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Customizing the Default jQuery Selector Behavior

jQuery on its own is a great JavaScript library that makes a lot of tasks simpler and easier.  Although as easy as it is you may find yourself needing to work within a restricted scope and not constantly wanting to have to include the context for every selector.  This exact case happened on our project.  We had the need to change from supporting just a single instance of a rather complex user control with a large amount of JavaScript, to having several instances of this control on the same page.  The JavaScript for this control utilized jQuery selectors all over the code, making it fairly tedious to accomplish without some help.   To make things easier we needed to restrict jQuery to the specific container that holds the instance of the control that we are interested in.  Now one way to do that would be to simply pass the context into the jQuery selector.

So something like this:  $(‘myselector’) would become $(‘myselector’, context), with context = $(‘mycontrolscontainer’).

Now that certainly would work, but with a large number or selectors in the controls JavaScript it can take quite a long time to replace all of these.

Instead of changing every jQuery selector, we can instead create a private jQuery instance, that automatically uses the correct context.  First we need to assume that each of these controls on the page is limited to the scope of its instance.  Within this you need to define a new variable for the instance specific jQuery, lets call it $$:

var $$ = function (selector, context) {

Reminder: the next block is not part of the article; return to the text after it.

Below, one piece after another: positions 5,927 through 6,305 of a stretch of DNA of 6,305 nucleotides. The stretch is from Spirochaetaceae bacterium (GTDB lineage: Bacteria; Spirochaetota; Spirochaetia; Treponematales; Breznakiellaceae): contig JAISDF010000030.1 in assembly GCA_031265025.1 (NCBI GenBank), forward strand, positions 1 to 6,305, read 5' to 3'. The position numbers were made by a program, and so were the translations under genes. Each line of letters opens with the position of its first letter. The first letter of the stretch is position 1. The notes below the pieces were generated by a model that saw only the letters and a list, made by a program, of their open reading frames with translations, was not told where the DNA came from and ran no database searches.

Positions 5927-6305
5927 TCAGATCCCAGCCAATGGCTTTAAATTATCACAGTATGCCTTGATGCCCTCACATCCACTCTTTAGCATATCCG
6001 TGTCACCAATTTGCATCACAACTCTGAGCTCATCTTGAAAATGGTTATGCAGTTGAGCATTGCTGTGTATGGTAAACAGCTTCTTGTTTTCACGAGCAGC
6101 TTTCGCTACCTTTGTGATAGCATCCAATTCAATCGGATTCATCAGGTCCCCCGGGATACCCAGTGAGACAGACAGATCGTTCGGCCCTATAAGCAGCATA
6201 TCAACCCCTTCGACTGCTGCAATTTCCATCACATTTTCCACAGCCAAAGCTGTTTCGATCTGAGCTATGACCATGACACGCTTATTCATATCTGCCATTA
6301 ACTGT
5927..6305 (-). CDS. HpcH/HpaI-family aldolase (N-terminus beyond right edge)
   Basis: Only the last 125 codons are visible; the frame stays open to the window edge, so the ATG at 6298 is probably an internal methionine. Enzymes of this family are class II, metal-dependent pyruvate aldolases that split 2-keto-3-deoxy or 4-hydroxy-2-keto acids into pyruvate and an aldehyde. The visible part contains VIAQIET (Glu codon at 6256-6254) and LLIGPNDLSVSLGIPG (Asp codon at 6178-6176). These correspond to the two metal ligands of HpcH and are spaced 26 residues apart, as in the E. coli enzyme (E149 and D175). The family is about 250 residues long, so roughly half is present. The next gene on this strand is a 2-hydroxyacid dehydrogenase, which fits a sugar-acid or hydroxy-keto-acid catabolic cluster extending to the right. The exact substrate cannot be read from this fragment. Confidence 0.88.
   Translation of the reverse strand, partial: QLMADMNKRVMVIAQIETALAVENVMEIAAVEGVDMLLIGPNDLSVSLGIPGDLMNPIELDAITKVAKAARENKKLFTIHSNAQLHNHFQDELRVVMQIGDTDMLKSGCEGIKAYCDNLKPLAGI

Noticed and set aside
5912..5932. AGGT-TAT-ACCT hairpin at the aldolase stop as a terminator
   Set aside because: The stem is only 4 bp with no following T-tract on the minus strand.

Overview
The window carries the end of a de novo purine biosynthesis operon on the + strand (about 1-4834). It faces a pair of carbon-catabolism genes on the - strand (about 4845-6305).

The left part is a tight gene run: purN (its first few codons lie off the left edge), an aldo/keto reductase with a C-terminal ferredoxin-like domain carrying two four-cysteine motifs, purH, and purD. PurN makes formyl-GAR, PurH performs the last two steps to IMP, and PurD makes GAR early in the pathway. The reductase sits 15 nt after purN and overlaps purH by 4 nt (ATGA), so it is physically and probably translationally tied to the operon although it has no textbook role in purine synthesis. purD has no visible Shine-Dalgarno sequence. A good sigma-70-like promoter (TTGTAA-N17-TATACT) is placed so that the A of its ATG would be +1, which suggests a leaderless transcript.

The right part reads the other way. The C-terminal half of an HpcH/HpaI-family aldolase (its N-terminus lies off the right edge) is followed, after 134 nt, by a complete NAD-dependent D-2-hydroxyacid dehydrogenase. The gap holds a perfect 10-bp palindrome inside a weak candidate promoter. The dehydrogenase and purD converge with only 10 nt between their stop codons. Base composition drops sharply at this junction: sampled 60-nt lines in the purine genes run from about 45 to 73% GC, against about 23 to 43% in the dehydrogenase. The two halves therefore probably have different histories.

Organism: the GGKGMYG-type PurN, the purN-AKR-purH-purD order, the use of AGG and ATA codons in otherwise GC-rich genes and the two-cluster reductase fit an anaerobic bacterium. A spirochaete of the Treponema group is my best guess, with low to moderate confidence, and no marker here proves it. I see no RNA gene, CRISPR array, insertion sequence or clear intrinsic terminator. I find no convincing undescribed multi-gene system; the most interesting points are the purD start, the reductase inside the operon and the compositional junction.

selector = getFullSelectorIds(selector);
        context = getFullSelectorIds(context);
        return $(selector, context);

This function $$, takes in a selector and a context, just like the normal $ function, however it does some extra work, using another function “getFullSelectorIds” which takes in either the selector or the context.  Then it uses the output of that function to pass into the normal $ function, which behaves just as it always had.

function getFullSelectorIds(selector) {
        // Selector string (looking for id(s)), check for _elementId appended
        if (typeof selector == "string" && selector.indexOf("#") != -1) {
            var ids = selector.split(",");
            var len = ids.length;
            for (var i = 0; i < len; i++) {
                // Looking for id
                // _elementId is not appended, so add it
                if (ids[i].indexOf("#") != -1 && ids[i].indexOf(_elementId) == -1) {
                    var subIds = ids[i].split(":");
                    subIds[0] = subIds[0] + _elementId;
                    ids[i] = subIds.join(':');
                // _elementId is already appended or not looking for id in this one, no change
            selector = ids.join(",");
        return selector;

The “getFullSelectorIds” function is the part that is special and will vary depending on your needs.  For our project we append a certain string to the end of all the IDs in the control.  This allows the IDs for the same part of each control instance to start with the same ID but end with the control specific one.  What we do here is append the _elementId string to any selectors that are string types, which are selecting based on ID’s (evidenced by the string containing “#”).  We also handle the  case where you have a comma separated list of selectors (that may be a mix of IDs, classes and others).

Now that we have the $$ function and the getFullSelectorIds function (which does all the real work), we are still not quite done.  Currently our $$ function is missing a number of nice jQuery functions.  To copy all of them over into the $$ we need to do the following:

$$.fn = $$.prototype = jQuery.fn;
jQuery.extend($$, jQuery); // copy's trim, extend, find, etc to $$

What this does is copy the jQuery prototype into the  prototype of $$.  Now the last step is to use it.  To use it all we need to do is replace any instances of $ with $$ and we are done.  Of course you can still use the regular $ function anywhere you want with no change to its functionality, or when you need to be scoped to within a specific control, just use that control’s $$.

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